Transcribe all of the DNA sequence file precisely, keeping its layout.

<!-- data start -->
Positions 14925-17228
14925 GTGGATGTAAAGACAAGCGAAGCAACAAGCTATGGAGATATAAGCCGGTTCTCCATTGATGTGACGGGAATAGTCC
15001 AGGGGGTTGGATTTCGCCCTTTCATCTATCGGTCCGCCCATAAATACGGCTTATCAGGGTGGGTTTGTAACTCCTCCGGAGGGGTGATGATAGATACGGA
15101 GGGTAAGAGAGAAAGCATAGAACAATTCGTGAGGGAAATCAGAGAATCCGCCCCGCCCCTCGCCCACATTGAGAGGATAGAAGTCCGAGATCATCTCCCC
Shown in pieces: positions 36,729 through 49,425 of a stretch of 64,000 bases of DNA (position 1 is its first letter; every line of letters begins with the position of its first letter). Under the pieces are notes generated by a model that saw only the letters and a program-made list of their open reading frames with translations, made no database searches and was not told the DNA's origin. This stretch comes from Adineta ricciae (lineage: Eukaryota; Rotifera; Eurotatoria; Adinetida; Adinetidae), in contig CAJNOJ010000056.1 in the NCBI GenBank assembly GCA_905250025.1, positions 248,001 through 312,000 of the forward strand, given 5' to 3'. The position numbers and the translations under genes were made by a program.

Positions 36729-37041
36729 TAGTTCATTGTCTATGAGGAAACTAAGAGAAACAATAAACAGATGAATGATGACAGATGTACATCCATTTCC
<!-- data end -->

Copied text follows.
Positions 14925-17228
14925 GTGGATGTAAAGACAAGCGAAGCAACAAGCTATGGAGATATAAGCCGGTTCTCCATTGATGTGACGGGAATAGTCC
15001 AGGGGGTTGGATTTCGCCCTTTCATCTATCGGTCCGCCCATAAATACGGCTTATCAGGGTGGGTTTGTAACTCCTCCGGAGGGGTGATGATAGATACGGA
15101 GGGTAAGAGAGAAAGCATAGAACAATTCGTGAGGGAAATCAGAGAATCCGCCCCGCCCCTCGCCCACATTGAGAGGATAGAAGTCCGAGATCATCTCCCC
Shown in pieces: positions 36,729 through 49,425 of a stretch of 64,000 bases of DNA (position 1 is its first letter; every line of letters begins with the position of its first letter). Under the pieces are notes generated by a model that saw only the letters and a program-made list of their open reading frames with translations, made no database searches and was not told the DNA's origin. This stretch comes from Adineta ricciae (lineage: Eukaryota; Rotifera; Eurotatoria; Adinetida; Adinetidae), in contig CAJNOJ010000056.1 in the NCBI GenBank assembly GCA_905250025.1, positions 248,001 through 312,000 of the forward strand, given 5' to 3'. The position numbers and the translations under genes were made by a program.

Positions 36729-37041
36729 TAGTTCATTGTCTATGAGGAAACTAAGAGAAACAATAAACAGATGAATGATGACAGATGTACATCCATTTCC